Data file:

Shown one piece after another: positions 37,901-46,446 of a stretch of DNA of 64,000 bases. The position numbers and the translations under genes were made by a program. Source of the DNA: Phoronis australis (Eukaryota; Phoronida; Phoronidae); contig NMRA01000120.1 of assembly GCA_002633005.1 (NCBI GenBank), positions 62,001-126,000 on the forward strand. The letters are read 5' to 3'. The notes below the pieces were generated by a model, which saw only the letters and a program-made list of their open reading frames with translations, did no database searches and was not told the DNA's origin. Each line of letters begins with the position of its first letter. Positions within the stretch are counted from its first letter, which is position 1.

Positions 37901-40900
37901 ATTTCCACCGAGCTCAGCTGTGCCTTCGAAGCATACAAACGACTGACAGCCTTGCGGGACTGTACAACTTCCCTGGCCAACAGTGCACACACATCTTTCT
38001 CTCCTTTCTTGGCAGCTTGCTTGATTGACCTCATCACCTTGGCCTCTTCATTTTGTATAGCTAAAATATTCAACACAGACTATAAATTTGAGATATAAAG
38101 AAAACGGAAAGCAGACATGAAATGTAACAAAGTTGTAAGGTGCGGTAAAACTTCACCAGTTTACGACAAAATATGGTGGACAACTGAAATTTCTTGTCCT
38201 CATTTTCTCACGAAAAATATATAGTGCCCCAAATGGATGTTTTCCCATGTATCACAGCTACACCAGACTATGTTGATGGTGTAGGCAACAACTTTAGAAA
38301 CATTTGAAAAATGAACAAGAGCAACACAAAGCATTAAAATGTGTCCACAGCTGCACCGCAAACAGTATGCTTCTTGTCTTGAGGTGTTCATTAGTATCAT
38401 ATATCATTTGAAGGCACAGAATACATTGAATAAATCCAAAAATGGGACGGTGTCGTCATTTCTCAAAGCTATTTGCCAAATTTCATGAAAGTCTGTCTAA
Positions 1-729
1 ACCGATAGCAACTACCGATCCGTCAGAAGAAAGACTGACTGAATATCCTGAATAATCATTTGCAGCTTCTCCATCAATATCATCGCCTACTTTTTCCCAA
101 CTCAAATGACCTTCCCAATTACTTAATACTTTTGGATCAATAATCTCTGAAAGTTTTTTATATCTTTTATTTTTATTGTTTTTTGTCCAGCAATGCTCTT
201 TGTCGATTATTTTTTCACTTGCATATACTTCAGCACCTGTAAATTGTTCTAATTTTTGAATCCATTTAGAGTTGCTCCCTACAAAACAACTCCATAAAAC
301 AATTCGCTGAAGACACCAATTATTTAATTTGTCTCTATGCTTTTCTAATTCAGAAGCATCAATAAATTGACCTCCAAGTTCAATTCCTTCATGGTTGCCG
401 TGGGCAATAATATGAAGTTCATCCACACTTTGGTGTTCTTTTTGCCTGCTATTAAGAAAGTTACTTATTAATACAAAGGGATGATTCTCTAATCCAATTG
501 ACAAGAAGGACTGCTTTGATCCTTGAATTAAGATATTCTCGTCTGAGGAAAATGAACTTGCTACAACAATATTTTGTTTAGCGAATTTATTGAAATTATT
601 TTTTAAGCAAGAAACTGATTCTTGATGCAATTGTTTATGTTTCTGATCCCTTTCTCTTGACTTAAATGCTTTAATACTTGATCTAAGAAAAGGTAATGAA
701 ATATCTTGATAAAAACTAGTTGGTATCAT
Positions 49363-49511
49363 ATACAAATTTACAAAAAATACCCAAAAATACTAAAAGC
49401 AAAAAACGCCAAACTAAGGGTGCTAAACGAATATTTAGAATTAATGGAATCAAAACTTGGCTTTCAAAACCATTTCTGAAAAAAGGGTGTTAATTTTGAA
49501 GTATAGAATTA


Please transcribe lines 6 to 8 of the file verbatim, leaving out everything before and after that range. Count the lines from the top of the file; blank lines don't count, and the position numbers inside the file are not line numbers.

38201 CATTTTCTCACGAAAAATATATAGTGCCCCAAATGGATGTTTTCCCATGTATCACAGCTACACCAGACTATGTTGATGGTGTAGGCAACAACTTTAGAAA
38301 CATTTGAAAAATGAACAAGAGCAACACAAAGCATTAAAATGTGTCCACAGCTGCACCGCAAACAGTATGCTTCTTGTCTTGAGGTGTTCATTAGTATCAT
38401 ATATCATTTGAAGGCACAGAATACATTGAATAAATCCAAAAATGGGACGGTGTCGTCATTTCTCAAAGCTATTTGCCAAATTTCATGAAAGTCTGTCTAA